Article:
Archive for teaisms

Subjective vs Objective

it’s likely that tea tasting in the light of day may lead to a clearer, scientific and objective review…this does not always however, allow for the mood and mystery of time and place…(but certainly makes it easier to photograph…!)

often for me the times post 10pm allow the calm, quiet and stillness of myself, and surrounds, to backdrop the tasting experience and allow the tea to talk…subjective

translation of tea talk too can find itself easier (at least to write, if not to read) and the tone generally more fun and floral than a drier, more objective (and certainly still relevant) review…

this state is not, of course, always restricted to late evening but a reminder for me to find a few minutes out of the day to really enjoy these simple pleasures….(and hence possibly avoid the madness of tea slurping sleep deprivation,…but anyway…)

and so this eve more sample teas

Darjeeling Second Flush Oolong

Darjeeling Second Flush Oolong

(thursday seems to have come early this week…?!)…so for tonights supping pleasure …
first a beautiful Darjeeling Second Flush Oolong– while not in the classic Chinese or Taiwanese style, to the nose and tongue this super quality tea screamed “fresh”…fairly delicate in taste and gentle in colour of liquor, steeping saw it awaken and reveal a leaf recently picked and delicately preserved..
i am continually amazed by the ability to unlock so many tastes and sensual experiences when water is added to tea…
(luckily i suppose, my life would be fairly dull if all teas were dull, stale, broken and bagged…the beauty of this tea begins with the dry leaf- obviously carefully picked and processed, full of whole leaf and tasty tips….now, what’s next….?!)

Darjeeling Golden Delight Second Flush

Darjeeling Golden Delight Second Flush

so for dessert…
another Darjeeling Second Flush, this time Golden Delight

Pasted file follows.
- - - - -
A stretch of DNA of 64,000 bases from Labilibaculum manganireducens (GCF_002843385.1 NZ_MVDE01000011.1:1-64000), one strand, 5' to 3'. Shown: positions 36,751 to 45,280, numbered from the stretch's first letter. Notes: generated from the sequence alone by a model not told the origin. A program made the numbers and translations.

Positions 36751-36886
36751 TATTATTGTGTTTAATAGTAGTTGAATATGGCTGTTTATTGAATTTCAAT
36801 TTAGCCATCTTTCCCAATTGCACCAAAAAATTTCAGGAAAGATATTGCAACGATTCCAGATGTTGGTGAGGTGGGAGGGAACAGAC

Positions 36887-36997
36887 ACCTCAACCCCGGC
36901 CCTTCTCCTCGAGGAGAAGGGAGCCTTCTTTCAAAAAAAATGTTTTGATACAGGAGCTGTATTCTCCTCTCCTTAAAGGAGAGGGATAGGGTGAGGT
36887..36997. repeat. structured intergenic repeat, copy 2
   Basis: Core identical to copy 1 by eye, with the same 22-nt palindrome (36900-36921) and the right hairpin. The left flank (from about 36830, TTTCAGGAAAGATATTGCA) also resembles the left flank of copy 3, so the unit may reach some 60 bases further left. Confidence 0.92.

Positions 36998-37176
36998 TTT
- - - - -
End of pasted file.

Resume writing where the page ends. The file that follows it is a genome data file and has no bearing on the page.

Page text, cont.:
as mentioned previously, i am slowly getting a grip on these golden beauties, from Nepal, to Darjeeling, to China there are many common characteristics in tone, taste and colour and they can all handle a handful of judicious (experimental…?!) baths…
from 90deg.C and rising with length of submersion this tea reminded me (and possibly some older Aussies) of Acta-vite- malty and toasty with a hint of the bitterness of cacao…yum (no super sweet Milo here..!)
as you can see, the dry leaf is full of buds, covered in pretty golden hairs that infuse to reveal an even, chocolatey looking needle and a beautifully dark coppered brew, full bodied and tasty…
see the The Tea Catcher Himalayan Shangrila Golden Tips for more info on beautiful golden/black tea in stock now…

 

Teaism

‘Teaism’Tea ceremony

japanese tea ceremony

“When tea is more than a drink and the tea ceremony is understood and practiced to foster harmony in humanity, promote harmony with nature, discipline the mind, quiet the heart, and attain the purity of enlightenment, the art of tea becomes teaism. The term “chadao” has two words, the first being ‘tea’ and the second the Chinese loanword tao/dao/ native suffix -ism (also Japanese: 主義), and could thus be read as ‘teaism’. Another, more literal reading of the word is the ‘way of tea’ (茶 tea and 道 way), comparable with for example 弓道; the way of the bow. The term can be used to describe tea ceremony as the interests in tea culture and studies and pursued over time with self-cultivation. Teaism is mostly a simplistic mode of aesthetics, but there are subtle insights into ethics, and even metaphysics. Teaism is related to teamind. A sense of focus and concentration while under the influence of great tasting tea.

A ‘ Teaist’ is a person who performs or enjoys the art of tea and ‘teaism. In Chinese and Japanese, as well as South Korean traditional culture, there are well developed teaisms.” [wiki- tea lore]

for more information on teas, preparation, prices etc

contact stu- theteacatcher@gmail.com

or head to the shop !